Valkhof Chapel: monumentally intimate


On Saturday 18 March, we will hold our departure ceremony for pilgrims in the monumental Valkhof Chapel. The octagonal chapel is small and intimate, dating back more than 1,000 years. There are even tiles that go back to the time of the Romans. One of the volunteers who keeps the chapel open once told me a fantastic story.

In Napoleon’s time, the chapel would have suffered the same fate as the surrounding castle: demolished, transported in fragments by ships for the quays of Amsterdam. However, the people of Nijmegen reportedly managed to convince the occupiers that the chapel had a Roman history – and everything about Rome was sacred to the then grand ruler of Europe. The chapel was spared.

A colleague of the volunteer – I suspect a little more precise in nature – later corrected this story. The chapel was spared because the city was able to buy it back. In the end, money turned out to be more convincing than a good story. In any case, the chapel has been used for many years as a storage place for the park service!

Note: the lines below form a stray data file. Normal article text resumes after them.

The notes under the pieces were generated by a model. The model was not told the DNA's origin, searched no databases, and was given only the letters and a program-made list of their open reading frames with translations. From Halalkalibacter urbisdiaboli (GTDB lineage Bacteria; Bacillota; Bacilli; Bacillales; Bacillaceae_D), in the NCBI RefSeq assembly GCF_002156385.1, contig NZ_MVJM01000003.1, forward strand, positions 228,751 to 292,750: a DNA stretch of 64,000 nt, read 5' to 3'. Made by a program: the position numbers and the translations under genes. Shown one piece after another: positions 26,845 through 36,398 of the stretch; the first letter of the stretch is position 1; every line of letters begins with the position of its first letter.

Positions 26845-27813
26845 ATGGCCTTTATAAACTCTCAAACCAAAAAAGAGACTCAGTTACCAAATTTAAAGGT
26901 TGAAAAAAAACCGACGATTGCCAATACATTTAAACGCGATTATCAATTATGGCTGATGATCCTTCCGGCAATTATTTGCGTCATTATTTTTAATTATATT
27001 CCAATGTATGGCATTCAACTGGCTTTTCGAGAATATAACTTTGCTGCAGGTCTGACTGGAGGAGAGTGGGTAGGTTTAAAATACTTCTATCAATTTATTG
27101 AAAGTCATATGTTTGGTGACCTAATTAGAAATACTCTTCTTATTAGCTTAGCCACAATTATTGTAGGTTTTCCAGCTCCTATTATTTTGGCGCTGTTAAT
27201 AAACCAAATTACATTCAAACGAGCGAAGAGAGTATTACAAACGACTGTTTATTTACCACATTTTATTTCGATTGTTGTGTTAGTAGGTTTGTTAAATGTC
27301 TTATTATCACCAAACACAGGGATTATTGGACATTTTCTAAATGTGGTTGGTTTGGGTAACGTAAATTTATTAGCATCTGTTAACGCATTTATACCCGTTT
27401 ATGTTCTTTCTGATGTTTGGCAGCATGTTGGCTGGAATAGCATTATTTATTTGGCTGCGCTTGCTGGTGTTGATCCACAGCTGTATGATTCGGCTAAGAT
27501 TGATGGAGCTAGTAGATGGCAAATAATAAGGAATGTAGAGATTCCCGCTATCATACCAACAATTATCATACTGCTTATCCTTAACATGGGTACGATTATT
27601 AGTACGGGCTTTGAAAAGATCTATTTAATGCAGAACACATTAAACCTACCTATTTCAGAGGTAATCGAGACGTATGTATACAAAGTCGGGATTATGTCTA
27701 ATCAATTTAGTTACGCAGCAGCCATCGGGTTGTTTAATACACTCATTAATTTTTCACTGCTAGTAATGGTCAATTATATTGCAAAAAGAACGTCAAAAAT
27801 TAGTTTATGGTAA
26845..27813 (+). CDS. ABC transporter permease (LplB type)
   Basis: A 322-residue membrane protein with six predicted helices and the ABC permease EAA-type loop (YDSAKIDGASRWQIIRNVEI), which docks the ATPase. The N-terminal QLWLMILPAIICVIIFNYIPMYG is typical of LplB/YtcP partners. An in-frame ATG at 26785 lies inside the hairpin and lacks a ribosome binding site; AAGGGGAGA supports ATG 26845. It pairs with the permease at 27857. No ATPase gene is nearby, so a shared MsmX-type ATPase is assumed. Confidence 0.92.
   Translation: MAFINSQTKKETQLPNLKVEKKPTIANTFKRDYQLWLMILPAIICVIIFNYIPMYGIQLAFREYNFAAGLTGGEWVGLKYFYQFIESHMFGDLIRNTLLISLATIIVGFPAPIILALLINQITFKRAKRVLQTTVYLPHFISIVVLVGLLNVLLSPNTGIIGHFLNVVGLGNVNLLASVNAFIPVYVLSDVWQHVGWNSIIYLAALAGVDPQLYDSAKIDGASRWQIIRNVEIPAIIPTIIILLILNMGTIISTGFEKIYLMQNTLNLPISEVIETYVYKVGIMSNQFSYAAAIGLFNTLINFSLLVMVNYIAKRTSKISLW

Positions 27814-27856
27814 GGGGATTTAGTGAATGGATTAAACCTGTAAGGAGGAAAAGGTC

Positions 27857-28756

The chapel has been restored to its former glory and is freely accessible to visitors. The board of the managing association, is very welcoming every time we ask to use it for a ceremony. Saturday 18 March at 11.00 am with the first silent walk in the series “The Walk of Wisdom in a year around”: more.   

Think about Nijmegen the next time you walk along the quay in Amsterdam, you may be walking over a piece of Nijmegen. And if you live in the vicinity of Nijmegen: the chapel is looking for volunteers to keep the chapel open: link

More about the history of the Valkhof or St. Nicholas Chapel: link.
More about the vacancy as a host/hostess: link.